Taking Your Spiritual Pulse (cont.)

Researchers at the University of Pennsylvania surveyed 177 outpatients at the university hospital and found surprisingly high support for such "spiritual intakes." Some 94% of those who had religious or spiritual beliefs felt physicians should ask about those beliefs, according to the study published Aug. 9, 1999, in the Archives of Internal Medicine. And more than half of those who professed no significant beliefs still thought doctors should at least inquire. In comparison, just 16% of patients said they would not welcome such questions from their doctors.

Yet despite these strong sentiments, only 15% of the patients surveyed said a doctor had ever asked about their religious or spiritual convictions.

The Medical Benefits of Faith

There are sound medical reasons to take these beliefs seriously. An analysis of 42 studies involving 125,286 patients, published in the June 2000 issue of Health Psychology, found that those with some sort of religious involvement live longer -- though no one knows whether longevity is due to their faith or their community ties.

Moreover, two-thirds of the patients in the University of Pennsylvania study said that being asked questions about their beliefs would increase their trust in a doctor, which has also been linked to better medical outcomes in some studies.

"We're not doing our jobs if we ignore these questions," says Daniel Sulmasy, MD, director of the Bioethics Institute at New York Medical College, a Catholic university. "After all, it's not just bodies that become sick. Any illness raises issues of spiritual or religious meaning and values."

The point of a spiritual history is not to quiz patients on their formal religious affiliation, says Puchalski, who is medical director at the National Institute of Healthcare Research, a group promoting the integration of spirituality and health care. "We're really just trying to understand what's important to a patient and how those beliefs and values might affect how the patient copes with illness."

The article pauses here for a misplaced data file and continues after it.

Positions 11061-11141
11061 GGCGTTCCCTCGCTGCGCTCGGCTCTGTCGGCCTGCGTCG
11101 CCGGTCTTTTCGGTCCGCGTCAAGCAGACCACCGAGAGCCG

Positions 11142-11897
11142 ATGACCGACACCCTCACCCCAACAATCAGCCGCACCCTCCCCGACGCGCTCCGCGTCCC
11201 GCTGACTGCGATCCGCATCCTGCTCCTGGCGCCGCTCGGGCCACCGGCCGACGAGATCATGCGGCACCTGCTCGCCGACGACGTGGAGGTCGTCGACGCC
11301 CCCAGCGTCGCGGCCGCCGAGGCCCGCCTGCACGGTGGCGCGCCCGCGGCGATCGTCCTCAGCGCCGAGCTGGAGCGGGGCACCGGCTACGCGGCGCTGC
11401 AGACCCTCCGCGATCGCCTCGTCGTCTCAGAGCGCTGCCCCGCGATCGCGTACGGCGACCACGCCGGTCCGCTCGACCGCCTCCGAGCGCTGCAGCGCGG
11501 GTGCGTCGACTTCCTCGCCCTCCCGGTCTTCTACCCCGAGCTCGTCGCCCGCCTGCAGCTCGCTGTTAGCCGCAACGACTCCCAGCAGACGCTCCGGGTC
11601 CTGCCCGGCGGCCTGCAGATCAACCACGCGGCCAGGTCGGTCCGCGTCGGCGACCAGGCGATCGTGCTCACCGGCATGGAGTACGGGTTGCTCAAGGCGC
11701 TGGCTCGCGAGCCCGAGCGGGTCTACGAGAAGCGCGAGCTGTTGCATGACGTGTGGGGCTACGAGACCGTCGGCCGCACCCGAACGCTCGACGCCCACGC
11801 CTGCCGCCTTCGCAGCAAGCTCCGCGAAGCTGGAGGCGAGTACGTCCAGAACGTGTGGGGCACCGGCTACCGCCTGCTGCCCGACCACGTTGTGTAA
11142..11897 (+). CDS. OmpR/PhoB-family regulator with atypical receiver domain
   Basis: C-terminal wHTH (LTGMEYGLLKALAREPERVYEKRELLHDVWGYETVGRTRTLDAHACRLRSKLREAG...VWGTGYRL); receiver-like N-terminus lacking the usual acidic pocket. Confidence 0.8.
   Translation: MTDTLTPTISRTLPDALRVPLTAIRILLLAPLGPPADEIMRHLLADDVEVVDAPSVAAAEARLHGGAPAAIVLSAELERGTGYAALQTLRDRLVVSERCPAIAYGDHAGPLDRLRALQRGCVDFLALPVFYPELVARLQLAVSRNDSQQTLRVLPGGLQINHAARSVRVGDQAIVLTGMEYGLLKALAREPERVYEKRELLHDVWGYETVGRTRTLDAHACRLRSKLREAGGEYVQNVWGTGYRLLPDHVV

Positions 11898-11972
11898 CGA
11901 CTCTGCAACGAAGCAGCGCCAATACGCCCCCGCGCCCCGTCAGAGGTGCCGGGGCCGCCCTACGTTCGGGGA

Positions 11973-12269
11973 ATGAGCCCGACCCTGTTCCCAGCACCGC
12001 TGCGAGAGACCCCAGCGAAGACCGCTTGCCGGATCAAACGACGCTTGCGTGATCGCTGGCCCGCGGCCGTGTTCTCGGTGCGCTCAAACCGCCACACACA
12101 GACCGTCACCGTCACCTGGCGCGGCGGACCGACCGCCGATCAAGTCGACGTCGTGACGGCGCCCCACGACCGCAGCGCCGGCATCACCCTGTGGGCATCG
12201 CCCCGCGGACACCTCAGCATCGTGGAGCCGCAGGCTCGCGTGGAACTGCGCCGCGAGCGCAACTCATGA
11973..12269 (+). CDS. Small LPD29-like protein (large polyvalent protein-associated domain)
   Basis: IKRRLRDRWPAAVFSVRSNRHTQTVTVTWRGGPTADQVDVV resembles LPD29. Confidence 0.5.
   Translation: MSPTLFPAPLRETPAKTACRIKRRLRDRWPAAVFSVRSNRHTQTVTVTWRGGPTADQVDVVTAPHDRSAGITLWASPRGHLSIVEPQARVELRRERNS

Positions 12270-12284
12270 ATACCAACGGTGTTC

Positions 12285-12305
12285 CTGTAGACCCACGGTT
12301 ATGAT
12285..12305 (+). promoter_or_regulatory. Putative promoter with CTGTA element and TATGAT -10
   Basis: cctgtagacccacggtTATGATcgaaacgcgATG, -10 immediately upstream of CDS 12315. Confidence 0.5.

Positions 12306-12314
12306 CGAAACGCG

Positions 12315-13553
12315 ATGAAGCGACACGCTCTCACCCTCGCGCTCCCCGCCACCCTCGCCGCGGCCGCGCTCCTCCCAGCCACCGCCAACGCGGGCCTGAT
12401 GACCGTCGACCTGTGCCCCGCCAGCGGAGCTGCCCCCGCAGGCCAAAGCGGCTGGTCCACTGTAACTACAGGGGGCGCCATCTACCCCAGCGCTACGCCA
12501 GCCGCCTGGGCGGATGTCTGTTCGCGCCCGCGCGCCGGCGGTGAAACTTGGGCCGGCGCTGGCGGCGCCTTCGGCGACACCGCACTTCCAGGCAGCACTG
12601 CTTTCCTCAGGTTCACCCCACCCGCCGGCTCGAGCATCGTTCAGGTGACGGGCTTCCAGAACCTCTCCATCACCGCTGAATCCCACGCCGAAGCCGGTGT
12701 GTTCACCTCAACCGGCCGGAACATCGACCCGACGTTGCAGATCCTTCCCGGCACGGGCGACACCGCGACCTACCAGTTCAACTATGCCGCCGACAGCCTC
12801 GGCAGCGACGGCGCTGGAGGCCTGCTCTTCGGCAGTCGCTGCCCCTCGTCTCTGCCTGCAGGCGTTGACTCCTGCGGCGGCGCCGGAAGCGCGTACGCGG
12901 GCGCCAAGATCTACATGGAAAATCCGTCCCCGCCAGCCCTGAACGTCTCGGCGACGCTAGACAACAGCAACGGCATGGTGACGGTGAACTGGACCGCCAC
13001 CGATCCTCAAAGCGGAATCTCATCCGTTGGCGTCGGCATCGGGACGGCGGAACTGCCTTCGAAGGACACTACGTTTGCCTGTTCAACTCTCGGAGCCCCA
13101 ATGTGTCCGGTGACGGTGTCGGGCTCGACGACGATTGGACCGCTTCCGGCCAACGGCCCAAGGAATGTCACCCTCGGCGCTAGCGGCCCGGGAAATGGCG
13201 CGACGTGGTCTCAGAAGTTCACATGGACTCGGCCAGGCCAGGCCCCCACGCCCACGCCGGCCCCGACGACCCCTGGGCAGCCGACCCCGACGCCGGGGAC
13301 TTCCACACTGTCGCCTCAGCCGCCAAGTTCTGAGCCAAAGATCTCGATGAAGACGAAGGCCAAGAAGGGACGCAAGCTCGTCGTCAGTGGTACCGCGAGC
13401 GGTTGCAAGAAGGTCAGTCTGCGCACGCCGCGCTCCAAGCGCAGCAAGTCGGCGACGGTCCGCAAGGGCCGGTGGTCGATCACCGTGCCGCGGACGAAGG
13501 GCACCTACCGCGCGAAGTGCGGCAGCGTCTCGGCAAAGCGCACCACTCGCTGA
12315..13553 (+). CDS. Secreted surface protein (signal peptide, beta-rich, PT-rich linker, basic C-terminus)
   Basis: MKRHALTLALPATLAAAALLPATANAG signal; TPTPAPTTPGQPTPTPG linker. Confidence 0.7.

The "Spiritual Intake"

Puchalski has developed a series of four questions that attempts to get at a patient's belief system, which could include nature, philosophy, family, and community -- along with formal religion. Such so-called "spiritual intakes" have been taught at 64 medical schools in the United States, including Johns Hopkins and Harvard.

"Physicians are not being trained to be spiritual directors," she says. "The idea is simply to open the door to discussion." If a more in-depth exploration seems warranted (for instance, if a patient believes that an illness is a deserved punishment from God), a doctor might then refer the patient to a clergy member or counselor -- in the same way physicians refer patients who bring up issues of domestic abuse or family troubles. Puchalski calls her system FICA; here's what the letters stand for:

F: Faith or beliefs. Do you consider yourself spiritual or religious? What things do you believe in that give meaning to your life? (If the patient doesn't want to discuss such questions, this is the time for the doctor to end the spiritual history interview.)

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